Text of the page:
Congrats to one bad white man for saving another bad white man
Since getting routed in the 2020 election, former president and current pretend president Donald Trump has largely been toiling in obscurity. But with a seemingly endless number of books about him on the horizon, he appears ready to use just about everyone from his orbit as a ladder, dragging them down as he climbs his way back to the spotlight — not that they don't deserve it.
The latest target of Trump's ire is Supreme Court Justice Brett Kavanaugh: According to a new book from gossip merchant Michael Wolff, Trump claims Kavanaugh would be "totally disgraced" if not for Trump so graciously gifting him a seat on the Supreme Court.
"Where would he be without me? I saved his life," Trump reportedly told Wolff in an interview for Wolff's new book, Landslide. "He wouldn't even be in a law firm. Who would have had him? Nobody. Totally disgraced. Only I saved him."
Now, perhaps you're thinking that maybe Trump's frustration with Kavanaugh came from his confirmation process, which became contentious after several women credibly accused Kavanaugh of sexual misconduct. Or maybe Trump started turning on Kavanaugh when the judge aggressively and angrily defended himself during his testimony before the Senate, showing none of the staid decorum Supreme Court justices are supposed to have.
Nah. In fact, it seems Trump's pretty damn proud of sticking with Kavanaugh during that time. Per the book, Trump claims "practically every senator called" and asked him to move on from Kavanaugh. "I went through that thing and fought like hell for Kavanaugh — and I saved his life, and I saved his career. At great expense to myself ... okay?" Trump told Wolff. "I fought for that guy and kept him."
Instead, Trump is upset that Kavanaugh hasn't voted in line with the staunchly conservative side of the Supreme Court that he was supposed to be (and largely is!) aligned with. According to Wolff's book, cited by a report from Axios, Trump is "very disappointed" that Kavanaugh hasn't voted with his more right-wing counterparts, like Justice Clarence Thomas, who is a reliable vote for whatever the worst possible outcome available is in any given case. Kavanaugh has at times sided with the more liberal members of the court, including on a case that would have allowed states to block funding for Planned Parenthood.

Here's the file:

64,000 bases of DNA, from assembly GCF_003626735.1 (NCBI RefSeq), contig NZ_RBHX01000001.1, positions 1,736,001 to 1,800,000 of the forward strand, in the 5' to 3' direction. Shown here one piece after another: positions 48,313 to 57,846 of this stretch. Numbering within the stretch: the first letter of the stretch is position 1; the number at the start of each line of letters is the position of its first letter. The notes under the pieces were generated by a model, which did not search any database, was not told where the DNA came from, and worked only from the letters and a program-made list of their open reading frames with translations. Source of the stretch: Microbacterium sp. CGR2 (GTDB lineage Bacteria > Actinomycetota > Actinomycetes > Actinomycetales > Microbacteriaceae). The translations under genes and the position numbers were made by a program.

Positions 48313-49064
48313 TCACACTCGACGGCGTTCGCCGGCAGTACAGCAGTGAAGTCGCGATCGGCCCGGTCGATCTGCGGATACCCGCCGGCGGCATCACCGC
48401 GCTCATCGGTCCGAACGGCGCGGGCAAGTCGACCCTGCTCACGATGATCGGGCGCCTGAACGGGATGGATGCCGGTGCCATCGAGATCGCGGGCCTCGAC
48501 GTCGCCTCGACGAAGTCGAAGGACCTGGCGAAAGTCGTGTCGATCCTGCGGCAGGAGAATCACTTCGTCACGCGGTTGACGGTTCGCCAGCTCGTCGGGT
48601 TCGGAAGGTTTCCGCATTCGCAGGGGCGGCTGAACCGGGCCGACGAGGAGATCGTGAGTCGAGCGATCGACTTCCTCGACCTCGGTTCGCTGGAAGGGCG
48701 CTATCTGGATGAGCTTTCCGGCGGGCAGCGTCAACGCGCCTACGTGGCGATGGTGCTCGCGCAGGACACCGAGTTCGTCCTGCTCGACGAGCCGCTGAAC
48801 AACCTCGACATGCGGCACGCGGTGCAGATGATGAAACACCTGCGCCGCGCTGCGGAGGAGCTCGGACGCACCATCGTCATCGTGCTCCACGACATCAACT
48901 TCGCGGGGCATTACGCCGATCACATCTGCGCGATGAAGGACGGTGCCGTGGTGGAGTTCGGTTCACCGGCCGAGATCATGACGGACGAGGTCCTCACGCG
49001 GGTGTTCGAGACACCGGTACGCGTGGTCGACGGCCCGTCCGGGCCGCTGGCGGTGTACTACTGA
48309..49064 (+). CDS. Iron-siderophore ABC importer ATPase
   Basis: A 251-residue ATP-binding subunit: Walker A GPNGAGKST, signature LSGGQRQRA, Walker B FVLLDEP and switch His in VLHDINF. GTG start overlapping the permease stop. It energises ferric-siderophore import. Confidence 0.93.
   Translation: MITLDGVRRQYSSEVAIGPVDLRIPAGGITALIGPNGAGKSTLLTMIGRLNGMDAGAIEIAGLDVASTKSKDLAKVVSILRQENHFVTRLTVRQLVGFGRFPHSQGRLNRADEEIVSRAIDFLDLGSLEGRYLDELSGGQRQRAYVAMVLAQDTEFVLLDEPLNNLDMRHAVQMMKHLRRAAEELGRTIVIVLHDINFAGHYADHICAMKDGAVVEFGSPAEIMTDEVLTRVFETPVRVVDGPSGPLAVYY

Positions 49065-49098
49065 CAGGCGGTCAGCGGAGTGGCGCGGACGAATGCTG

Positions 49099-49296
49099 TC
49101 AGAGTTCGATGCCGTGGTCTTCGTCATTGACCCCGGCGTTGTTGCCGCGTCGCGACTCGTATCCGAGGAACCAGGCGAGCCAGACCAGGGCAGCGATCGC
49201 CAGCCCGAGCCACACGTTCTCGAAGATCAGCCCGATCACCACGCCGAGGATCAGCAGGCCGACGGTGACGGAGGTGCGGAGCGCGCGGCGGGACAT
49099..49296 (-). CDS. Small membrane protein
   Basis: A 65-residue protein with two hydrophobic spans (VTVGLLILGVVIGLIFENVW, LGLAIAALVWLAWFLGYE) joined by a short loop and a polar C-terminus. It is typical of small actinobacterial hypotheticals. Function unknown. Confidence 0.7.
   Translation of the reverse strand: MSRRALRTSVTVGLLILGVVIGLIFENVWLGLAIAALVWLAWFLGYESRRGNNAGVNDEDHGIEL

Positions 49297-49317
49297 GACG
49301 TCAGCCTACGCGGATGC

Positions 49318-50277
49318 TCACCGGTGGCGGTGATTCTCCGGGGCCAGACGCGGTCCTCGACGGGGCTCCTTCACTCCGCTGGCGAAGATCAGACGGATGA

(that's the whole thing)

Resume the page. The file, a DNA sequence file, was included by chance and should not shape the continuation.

This independent streak has apparently irked Trump, who says that voting for something other than conservative orthodoxy means that Kavanaugh "hasn't had the courage you need to be a great justice." The former president apparently regrets the nomination, too. According to Wolff's book, Trump said, "There were so many others I could have appointed, and everyone wanted me to."
As with most things Trump says, there is just so much here that simply isn't true. Trump picked Kavanaugh, but it's not like he was this obscure judge that Trump himself discovered and molded into Supreme Court material. Kavanaugh was a judge for a United States Court of Appeals for 12 years when Trump tapped him, and he had been the White House Staff Secretary for George W. Bush prior to that. Plus, Kavanaugh was on the list of recommended judges provided to Trump by the Federalist Society; all Trump did was pick him from some pre-selected names. He might as well have thrown a dart at the paper — and for all we know, he did exactly that.
Also, it's not like Kavanaugh has been some secret progressive on the bench. He's aligned with Thomas on nearly 80% of decisions, and with fellow conservative Justice Samuel Alito 86% of the time, per SCOTUSblog. He was a dissenting vote when the Supreme Court extended employment protections to LGBTQ+ workers. Kavanaugh is very conservative! He's just not in alignment with Trump on everything — like, for instance, claims that the 2020 election was stolen.
No matter how Kavanaugh votes, even if he were to suddenly turn into a reliable liberal, he'll always be tied to Trump. And honestly, they deserve each other.